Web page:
By David Coulson
College Sports Journal
TOWSON, MD. — If ever you wanted to contrast the difference between the magic of a championship season in the Football Championship Subdivision and the struggle to survive in another year, all you had to do was watch the unfolding paradox of last Saturday's Towson-Old Dominion showdown.
A few months back, I was invited to an awards dinner, celebrating the Turnaround Tigers, the team that had gone from 1-10 in 2010 to a Colonial Athletic Association title in 2011.
And if there was an immortalized moment from that 2011 championship run it was Towson's 39-35 victory at Old Dominion.
On fourth and 29, quarterback Grant Enders hit wide receiver Tom Ryan for a 63-yard touchdown with 1:07 remaining to turn a 35-32 deficit into a stunning victory.
The footage of that moment was highlighted repeatedly in Towson's postseason video presentations.
"Last year, we felt like they stole the conference championship from us," said Old Dominion quarterback Taylor Heinicke.
ODU (6-1 overall, 3-1 in the CAA) won't be winning any CAA titles in 2012, after announcing it was making the jump to the Football Bowl Subdivision and Conference USA next season.
Following that decision, CAA members decided to ban the Monarchs from championship consideration, though ODU is still eligible for the playoffs in 2012.
But No. 12-ranked Old Dominion got a measure of revenge last Saturday with a 31-20 victory at Johnny Unitas Stadium.
The Monarchs took advantage of Towson mistakes throughout, building a 10-0 lead in the first quarter after an opening-drive field goal and the conversion of a touchdown with an 11-yard pass from Heinicke to Antonio Vaughan after the Tigers fumbled the ensuing kickoff.
ODU extended that edge to 17-6 at the half and then held the Tigers scoreless on a pair of red zone opportunities in the fourth quarter.
It didn't help that All-American running back Terrance West was unavailable after what Ambrose called "a severe loss in his family."
"Terrance was in no shape, or form to be ready to play tonight," Ambrose said.
Even without West, another opponent came away impressed with the Tigers and feeling fortunate that it escaped with a victory.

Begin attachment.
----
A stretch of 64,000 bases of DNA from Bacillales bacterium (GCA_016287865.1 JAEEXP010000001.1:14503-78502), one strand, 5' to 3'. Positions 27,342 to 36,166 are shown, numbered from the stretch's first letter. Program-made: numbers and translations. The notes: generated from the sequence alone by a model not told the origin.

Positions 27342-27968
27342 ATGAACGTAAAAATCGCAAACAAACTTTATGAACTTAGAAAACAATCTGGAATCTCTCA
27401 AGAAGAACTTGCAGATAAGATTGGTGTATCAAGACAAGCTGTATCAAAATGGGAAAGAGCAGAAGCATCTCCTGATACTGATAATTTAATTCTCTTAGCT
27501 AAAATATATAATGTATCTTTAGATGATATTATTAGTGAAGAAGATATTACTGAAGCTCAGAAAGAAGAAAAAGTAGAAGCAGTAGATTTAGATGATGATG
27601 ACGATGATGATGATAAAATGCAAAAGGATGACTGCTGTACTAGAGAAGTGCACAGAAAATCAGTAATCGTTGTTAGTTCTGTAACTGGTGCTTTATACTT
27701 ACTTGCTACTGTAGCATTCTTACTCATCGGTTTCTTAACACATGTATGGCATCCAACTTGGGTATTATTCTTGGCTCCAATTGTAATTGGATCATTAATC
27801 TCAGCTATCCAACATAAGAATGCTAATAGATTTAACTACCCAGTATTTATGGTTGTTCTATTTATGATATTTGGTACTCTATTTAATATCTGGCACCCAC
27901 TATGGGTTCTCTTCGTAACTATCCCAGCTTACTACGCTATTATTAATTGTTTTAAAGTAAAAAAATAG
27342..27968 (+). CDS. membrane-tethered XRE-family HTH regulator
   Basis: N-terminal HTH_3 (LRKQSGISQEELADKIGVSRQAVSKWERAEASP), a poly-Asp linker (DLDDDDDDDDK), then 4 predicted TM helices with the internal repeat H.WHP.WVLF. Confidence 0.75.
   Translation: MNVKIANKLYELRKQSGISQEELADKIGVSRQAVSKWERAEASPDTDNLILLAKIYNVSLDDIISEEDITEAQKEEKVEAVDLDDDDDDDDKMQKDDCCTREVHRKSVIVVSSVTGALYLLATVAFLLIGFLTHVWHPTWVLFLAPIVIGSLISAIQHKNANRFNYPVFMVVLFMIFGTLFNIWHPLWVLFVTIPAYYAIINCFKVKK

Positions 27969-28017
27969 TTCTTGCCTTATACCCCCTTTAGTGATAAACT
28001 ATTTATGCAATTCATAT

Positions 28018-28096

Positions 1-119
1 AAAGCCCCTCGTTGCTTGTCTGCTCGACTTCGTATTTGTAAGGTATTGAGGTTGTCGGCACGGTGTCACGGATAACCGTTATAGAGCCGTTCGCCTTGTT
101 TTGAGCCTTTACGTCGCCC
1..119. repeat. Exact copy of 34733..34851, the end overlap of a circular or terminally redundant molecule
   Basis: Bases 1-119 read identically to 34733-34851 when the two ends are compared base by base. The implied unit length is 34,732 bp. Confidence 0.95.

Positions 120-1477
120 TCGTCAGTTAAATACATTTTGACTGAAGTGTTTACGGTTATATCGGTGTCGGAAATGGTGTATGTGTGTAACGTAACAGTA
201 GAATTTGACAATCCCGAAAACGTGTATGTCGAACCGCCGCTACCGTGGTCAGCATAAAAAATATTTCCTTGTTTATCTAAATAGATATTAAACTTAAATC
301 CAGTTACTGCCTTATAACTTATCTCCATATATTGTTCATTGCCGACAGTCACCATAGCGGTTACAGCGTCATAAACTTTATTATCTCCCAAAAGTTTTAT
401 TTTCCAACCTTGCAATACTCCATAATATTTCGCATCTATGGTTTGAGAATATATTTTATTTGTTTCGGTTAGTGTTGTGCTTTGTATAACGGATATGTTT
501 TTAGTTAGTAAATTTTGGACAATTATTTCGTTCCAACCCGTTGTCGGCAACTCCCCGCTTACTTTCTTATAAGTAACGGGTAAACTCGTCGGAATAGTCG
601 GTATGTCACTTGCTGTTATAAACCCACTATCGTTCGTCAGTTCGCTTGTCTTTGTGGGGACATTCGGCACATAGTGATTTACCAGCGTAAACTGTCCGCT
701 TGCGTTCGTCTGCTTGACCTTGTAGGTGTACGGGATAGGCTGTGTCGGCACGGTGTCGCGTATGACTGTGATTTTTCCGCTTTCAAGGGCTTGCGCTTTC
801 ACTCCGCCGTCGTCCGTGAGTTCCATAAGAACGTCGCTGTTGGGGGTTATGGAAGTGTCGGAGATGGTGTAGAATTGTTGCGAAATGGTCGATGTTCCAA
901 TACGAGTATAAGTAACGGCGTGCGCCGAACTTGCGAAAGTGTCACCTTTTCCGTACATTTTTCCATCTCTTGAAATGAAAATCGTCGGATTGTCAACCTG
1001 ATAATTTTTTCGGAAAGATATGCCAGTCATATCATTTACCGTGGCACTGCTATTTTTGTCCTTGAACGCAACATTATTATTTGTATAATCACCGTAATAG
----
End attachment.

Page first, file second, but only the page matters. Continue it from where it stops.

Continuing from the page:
"This is one of the best teams we've played," said Heinicke, who was held to 26-of-39 passing for 264 yards and one TD and rushed 10 times for 71 yards and two other touchdowns — including a 36-yard scoring scamper. "We just came out and played a really good game."
Like so many times this season, Towson (3-4, 2-2) had its chances to come back, but couldn't execute its offense with enough precision to pull out the win. As a result, the Tigers dropped from 13th to 21st in the CSJ poll
"Once again, we got whooped in the red zone," said Towson coach Rob Ambrose. "That's a story I'm tired of. No way you can give up the ball twice in the first quarter (on turnovers). You can't give up red zone chances like that and expect to win."
Particularly when you are playing a team with a high-octane offense like Old Dominion.
Ambrose was asked about trying to contain Heinicke, a sophomore who many think is the leading candidate for this year's Walter Payton Award.
"Trying to contain Taylor Heinicke? I haven't seen any team contain him and I don't think I will. There is no quarterback I've seen on film this season who has a mastery over his offense like that."
The loss to ODU has put Towson's hopes of repeating a run to the FCS playoffs on life support, heading into a brutal game on Saturday against surprising Villanova, which is tied with New Hampshire on top of the CAA standings.
The Tigers, with losses to two top-10-ranked teams (ODU and James Madison) and two FBS opponents (Kent State and LSU) must win all four remaining games to be considered for the playoffs.
With games at Villanova, Delaware and New Hampshire on the schedule and only a home game against Rhode Island remaining, Towson must run a demanding gauntlet.
And it can't build too much confidence when the team you just lost to was coming off a 38-14 shellacking from the Wildcats.
"I'm very excited with this win," said ODU coach Bobby Wilder. "This was very needed after a 38-14 loss at home last week."
No. 16 Villanova (6-2, 4-1) followed up on that win against previously unbeaten Old Dominion by belting Georgia State — the other CAA runaway with a move to the Sun Belt of the FBS ranks next year — 49-24.
"I don't think a lot of people believe in Villanova right now as a playoff team," said Wildcat coach Andy Talley. Towson is "a big, big, big game for us. This is the most physical team we will see in our league and I hope we are ready for it."
When you get to this point in the CAA season, it almost becomes like a series of playoff-elimination bouts for teams.
"Towson played a very difficult early schedule," said Talley. "I know this is a must win for them."
Along with the task of beating a resurgent Villanova squad, Towson has had its share of off-field distractions this week.
The student newspaper at Towson, the Towerlight, produced several controversial articles with charges from former players — disgruntled ones — that the Tigers had violated NCAA practice rules and that coaches had been disrespectful, among other charges.
Towson athletic officials said they investigated the practice charges and found nothing wrong with the way the school had logged practice hours.
The story has been picked by other mainstream publications, including the Baltimore Sun.
Talley said in his press luncheon at Villanova on Wednesday that the controversial articles might actually motivate the Tigers.
"If anything, that unites a program," Talley explained.